Winona LaDuke, the former Green Party vice-presidential candidate in the 1996 and 2000 election, shared her revolutionary economic strategies called the “new green revolution” at the virtual Earth Day Symposium event hosted by Fullerton College’s Ethnic Studies Department.
The proposal varied from electric railway systems to creating innovative ways to replace modern plastic items with plant-based through a plant called hemp.
She created her own farm called Hemp & Heritage Farm where she started growing hemp to revolutionize the fiber industry. With hemp’s biodegradable characteristics, this will replace the synthetic fibers that are found in many fabric.
“We need a green new revolution and hemp is revolutionary,” LaDuke said.
She explained how hempcretes, which are concrete made entirely of biocomposite materials, can possibly build homes and how their solar thermal panel called the 8th Fire Solar, runs on renewable energy and does not require fossil fuels.
The hempcretes can allegedly remove carbon from air while being sturdy enough to be a building material and the solar thermal panels can take heat from the sun to warm up their homes in the winter.
According to LaDuke, the US infrastructure also needs a major change through electrifying the train system and get it to run on clean renewable energy by building community solar panels.
“Evo Morales, an indigenous leader of Bolivia, wrote into the Bolivian rights of the constitution the rights of mother earth. That’s what indigenous thinking looks like… I wanna live in a world where the rights of mother earth should precede the rights of corporations and that’s what I’m gonna work for,” LaDuke said.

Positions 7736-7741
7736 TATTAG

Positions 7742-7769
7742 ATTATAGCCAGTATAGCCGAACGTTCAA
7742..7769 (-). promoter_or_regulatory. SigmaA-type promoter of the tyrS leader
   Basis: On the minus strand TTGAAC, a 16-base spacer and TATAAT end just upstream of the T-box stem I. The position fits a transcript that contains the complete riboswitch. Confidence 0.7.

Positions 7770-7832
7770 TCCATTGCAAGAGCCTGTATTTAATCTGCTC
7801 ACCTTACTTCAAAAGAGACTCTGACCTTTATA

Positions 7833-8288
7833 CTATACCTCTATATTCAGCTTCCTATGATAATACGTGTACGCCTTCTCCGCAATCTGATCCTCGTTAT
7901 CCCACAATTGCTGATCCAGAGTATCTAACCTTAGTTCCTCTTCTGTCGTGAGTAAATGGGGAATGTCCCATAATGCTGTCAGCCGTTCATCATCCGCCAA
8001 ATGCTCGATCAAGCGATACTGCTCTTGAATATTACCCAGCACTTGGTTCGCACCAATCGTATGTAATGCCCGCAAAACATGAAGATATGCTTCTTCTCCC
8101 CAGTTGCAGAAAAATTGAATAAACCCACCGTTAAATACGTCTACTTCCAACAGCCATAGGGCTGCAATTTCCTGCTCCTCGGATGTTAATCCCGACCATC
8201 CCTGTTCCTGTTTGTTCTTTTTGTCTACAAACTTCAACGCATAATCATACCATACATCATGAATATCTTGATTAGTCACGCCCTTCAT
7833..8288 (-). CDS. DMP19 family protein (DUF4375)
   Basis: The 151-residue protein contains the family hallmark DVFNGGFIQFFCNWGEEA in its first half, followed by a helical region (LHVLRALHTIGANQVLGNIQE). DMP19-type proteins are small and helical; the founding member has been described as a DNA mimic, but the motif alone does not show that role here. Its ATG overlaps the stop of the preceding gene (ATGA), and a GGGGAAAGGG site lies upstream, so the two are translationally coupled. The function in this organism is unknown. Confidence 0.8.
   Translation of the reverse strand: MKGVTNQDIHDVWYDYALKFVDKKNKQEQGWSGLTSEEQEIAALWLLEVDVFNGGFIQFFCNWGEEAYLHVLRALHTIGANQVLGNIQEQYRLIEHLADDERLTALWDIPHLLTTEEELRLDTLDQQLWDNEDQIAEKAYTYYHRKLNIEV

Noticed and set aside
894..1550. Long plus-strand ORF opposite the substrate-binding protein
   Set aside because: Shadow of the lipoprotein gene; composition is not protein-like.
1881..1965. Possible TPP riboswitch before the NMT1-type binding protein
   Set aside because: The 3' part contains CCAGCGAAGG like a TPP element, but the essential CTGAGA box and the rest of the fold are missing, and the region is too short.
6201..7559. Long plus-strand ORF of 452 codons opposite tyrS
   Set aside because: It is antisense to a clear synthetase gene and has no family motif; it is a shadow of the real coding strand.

The author, activist, environmentalist, and a Harvard and Antioch University alumna continues to stand up and is currently fighting against the Canadian company, Enbridge Inc. and its project, Line 3, where they are building a tar sand oil pipeline near her reservation at Round Lake, Minnesota.
“The cost of climate change is getting more expensive every year, that’s what I’m gonna say and no one has a budget for this. And nobody had a budget for the pandemic. And so what are we going to do to create resilient communities? What are we going to do to take care of mother earth?” LaDuke said.
To keep up with LaDuke’s projects and missions, visit the website here.
Chair of the Ethnic Studies Department Amber Rose González believes that the situation of climate change is also an issue of social justice.
González noted that the systems in place value profit over the well being of the planet.
“From an ethnic studies and Native American studies disciplinary perspective, Earth Day is an opportunity to underscore the imperative of decolonization and to center conversations of indigenous sovereignty, rematriation, land, water and air protection, and to demand climate solutions centered in justice and radical reciprocity,” González added.
To learn more about local contemporary Native American issues in North Orange County, visit the Native American Faculty and Staff Alliance’s (NAFSA) website here.